Jump to content
jordango

Photo workflow (UW) in Capture 1 vs Lightroom?

Recommended Posts

Hi all:

I've been a Lightroom + Photoshop users for years and am pretty comfortable with it. Underwater photos have their challenges, and Lighroom (where I start) isn't very useful a fair amount of the time. I tend to jump into Photoshop pretty early and do a lot of the processing there. I do have a copy of Capture 1 and have played with it a little - I'm by no means as familiar with it as I am with Lightroom. That being said, Capture 1 seems to have some features that might be more powerful than Lightroom - it might be able to push UW photos further along before having to jump in to Photoshop.

Do any of you have some solid experience with Capture 1 and would be willing to share your thoughts, particularly as it relates to processing UW photos? Any general thoughts for non-UW photos as well as the cataloguer are also welcome, but I am specifically looking to see if its feature set might be a better choice than Lightroom for UW photos, in particular. I do think the Capture 1 cataloguer looks weaker than Lightroom but, again, I don't have extensive experience with it and might be wrong about that.

Thanks!

Share this post


Link to post
Share on other sites

I use capture 1 and basically use it as raw processing engine before launching into PS.  It has some nice features for UW work including the ability to do levels and curves in raw and certainly it gets a lot closer than what ACR can do before leaping into PS.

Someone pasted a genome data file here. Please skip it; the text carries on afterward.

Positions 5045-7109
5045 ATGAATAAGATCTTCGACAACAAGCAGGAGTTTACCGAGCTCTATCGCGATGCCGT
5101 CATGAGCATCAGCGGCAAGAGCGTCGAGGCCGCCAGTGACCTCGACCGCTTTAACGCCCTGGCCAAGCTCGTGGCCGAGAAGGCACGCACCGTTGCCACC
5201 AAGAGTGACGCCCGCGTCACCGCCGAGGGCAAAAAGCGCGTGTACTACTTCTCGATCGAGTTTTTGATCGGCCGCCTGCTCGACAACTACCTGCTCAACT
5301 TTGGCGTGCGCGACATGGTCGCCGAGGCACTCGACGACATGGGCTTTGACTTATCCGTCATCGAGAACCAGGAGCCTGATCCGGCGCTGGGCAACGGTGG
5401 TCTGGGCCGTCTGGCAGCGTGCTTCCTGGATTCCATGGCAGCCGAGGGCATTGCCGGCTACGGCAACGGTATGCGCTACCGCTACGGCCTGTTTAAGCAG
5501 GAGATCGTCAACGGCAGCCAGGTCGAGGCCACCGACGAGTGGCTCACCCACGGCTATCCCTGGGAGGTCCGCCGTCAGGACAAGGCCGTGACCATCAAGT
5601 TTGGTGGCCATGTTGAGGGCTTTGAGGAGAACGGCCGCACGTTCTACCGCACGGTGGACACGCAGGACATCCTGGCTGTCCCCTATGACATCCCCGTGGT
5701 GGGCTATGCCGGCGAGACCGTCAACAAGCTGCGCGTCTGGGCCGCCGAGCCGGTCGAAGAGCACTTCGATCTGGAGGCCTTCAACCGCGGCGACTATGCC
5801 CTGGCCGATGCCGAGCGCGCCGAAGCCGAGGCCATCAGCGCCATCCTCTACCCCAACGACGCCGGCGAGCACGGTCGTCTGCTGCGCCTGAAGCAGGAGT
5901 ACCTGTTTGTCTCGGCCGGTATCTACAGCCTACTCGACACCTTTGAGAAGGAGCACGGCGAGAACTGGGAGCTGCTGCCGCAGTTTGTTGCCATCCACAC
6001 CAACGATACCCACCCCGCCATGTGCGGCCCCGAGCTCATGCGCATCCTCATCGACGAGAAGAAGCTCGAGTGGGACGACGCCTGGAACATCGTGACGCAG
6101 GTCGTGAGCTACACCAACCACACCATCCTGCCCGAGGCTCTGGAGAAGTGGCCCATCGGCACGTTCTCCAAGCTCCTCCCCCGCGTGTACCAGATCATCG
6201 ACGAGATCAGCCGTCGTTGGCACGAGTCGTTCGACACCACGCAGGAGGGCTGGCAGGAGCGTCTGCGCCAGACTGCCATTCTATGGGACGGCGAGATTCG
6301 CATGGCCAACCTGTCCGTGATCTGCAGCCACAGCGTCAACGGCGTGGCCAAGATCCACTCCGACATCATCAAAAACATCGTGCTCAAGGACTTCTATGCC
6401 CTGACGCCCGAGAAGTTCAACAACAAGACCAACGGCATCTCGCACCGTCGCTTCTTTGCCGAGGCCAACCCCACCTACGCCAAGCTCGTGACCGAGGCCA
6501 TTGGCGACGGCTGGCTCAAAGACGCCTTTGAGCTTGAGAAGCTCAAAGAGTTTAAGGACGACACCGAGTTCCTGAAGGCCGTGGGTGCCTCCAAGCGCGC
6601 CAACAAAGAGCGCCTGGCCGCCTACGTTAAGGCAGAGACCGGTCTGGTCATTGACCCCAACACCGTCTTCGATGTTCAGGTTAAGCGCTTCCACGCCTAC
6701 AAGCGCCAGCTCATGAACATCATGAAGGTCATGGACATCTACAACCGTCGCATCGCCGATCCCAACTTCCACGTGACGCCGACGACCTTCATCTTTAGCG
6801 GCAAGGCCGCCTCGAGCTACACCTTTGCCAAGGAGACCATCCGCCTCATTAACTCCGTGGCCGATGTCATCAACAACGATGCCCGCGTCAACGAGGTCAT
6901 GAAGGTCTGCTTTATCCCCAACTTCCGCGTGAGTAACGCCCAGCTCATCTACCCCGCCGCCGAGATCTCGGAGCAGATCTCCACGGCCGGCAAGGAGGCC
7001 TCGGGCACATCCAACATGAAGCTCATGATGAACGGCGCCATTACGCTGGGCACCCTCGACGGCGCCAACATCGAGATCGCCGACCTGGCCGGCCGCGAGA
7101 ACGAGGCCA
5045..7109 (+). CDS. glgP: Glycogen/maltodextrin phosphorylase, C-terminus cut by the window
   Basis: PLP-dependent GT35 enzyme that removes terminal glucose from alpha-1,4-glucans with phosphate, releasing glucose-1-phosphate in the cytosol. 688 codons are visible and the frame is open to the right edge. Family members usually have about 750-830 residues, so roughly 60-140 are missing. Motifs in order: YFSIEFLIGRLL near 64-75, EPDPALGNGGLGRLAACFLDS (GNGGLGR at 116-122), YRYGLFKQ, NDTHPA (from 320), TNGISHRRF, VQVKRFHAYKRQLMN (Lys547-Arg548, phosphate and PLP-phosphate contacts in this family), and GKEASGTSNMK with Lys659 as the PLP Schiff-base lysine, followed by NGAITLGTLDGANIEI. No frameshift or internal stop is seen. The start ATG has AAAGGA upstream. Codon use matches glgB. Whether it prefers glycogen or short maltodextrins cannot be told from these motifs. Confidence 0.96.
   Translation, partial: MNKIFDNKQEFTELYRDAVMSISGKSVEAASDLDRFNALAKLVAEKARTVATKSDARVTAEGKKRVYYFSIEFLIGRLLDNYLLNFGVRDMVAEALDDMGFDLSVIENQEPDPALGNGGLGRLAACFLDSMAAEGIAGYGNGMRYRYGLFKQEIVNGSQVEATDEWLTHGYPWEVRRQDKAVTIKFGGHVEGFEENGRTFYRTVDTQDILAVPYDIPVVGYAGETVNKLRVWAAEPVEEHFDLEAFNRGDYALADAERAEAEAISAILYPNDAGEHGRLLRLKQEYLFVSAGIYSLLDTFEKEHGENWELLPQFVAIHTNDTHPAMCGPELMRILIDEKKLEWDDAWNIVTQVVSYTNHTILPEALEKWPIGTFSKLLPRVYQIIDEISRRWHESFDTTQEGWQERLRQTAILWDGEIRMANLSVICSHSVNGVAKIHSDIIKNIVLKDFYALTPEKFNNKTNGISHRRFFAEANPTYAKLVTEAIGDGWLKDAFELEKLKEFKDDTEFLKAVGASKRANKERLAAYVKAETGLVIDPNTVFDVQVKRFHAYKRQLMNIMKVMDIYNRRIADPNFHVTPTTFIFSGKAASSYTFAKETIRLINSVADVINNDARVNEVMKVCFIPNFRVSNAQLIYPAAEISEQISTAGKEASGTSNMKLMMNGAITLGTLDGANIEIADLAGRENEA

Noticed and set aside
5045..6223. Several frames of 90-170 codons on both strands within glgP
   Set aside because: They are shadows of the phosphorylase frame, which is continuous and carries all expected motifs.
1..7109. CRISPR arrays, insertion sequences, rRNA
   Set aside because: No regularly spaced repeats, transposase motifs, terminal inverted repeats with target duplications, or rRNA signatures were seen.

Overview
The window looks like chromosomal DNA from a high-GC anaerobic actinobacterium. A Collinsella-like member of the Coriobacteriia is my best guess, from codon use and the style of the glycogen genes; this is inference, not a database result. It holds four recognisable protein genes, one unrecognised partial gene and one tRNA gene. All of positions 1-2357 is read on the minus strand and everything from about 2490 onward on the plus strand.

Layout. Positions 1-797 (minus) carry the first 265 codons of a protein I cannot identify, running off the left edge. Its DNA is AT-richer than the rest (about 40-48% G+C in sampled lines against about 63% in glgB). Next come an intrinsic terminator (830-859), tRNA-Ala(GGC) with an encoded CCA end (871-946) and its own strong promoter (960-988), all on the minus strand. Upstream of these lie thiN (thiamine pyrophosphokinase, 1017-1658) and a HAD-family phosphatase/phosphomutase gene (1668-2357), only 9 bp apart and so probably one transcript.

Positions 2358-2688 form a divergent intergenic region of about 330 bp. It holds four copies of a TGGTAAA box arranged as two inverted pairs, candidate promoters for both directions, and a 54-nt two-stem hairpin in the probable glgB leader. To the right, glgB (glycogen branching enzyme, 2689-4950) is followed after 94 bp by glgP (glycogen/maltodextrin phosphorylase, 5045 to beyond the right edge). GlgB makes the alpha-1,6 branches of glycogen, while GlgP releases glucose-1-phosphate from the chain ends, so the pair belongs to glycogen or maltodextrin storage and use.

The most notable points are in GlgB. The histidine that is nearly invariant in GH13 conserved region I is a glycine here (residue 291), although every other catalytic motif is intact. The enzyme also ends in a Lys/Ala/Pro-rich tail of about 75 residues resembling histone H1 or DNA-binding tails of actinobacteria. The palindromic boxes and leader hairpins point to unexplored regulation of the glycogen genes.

Levels I regard as a fundamental tool without black/white points set an image will lack mid tone contrast and it is also the easiest way to colour balance an UW photo going.  All you need to is pull in the shadow/highlight points on the tool to just touch the edge of the histogram in each individual colour channel.  On the highlight side use the highlight warning and pull it in till it just starts to show highlight warnings.  I don't even look at the photo apart from checking highlight warnings when I'm making the adjustments - it comes out very close.  In green water sometimes you might need to pull a little more green out - I do this on the green channel curve.  Here's the levels adjustment from a recent image I processed:

Once you get used to it you are ready to edit is PS very quickly - it does create a tiff file in the folder you are browsing to open in PS - which is an extra copy.

Other things I do are exposure and shadow/highlight adjustment these should be done first if significant moves are made.

If required, a little bit of clarity - easy to overdo and I always use some structure.  White balance and tint I don't move much as the levels as I describe above does a better job - I occasionally tweak tint in green water shots.  I do find I can fine tune the levels adjustment in PS with a levels layer there - again it's very quick - in PS I hold down the alt key while moving the slider and it will show where that channel is clipping - you want each channel just short of clipping unless there's some specular highlights.

Levels_colour.jpg

Share this post


Link to post
Share on other sites

What is the reason you jump to photoshop so quickly? Maybe my editing style is different, but for underwater images I pretty much never need photoshop.

Share this post


Link to post
Share on other sites
14 minutes ago, hyp said:

What is the reason you jump to photoshop so quickly? Maybe my editing style is different, but for underwater images I pretty much never need photoshop.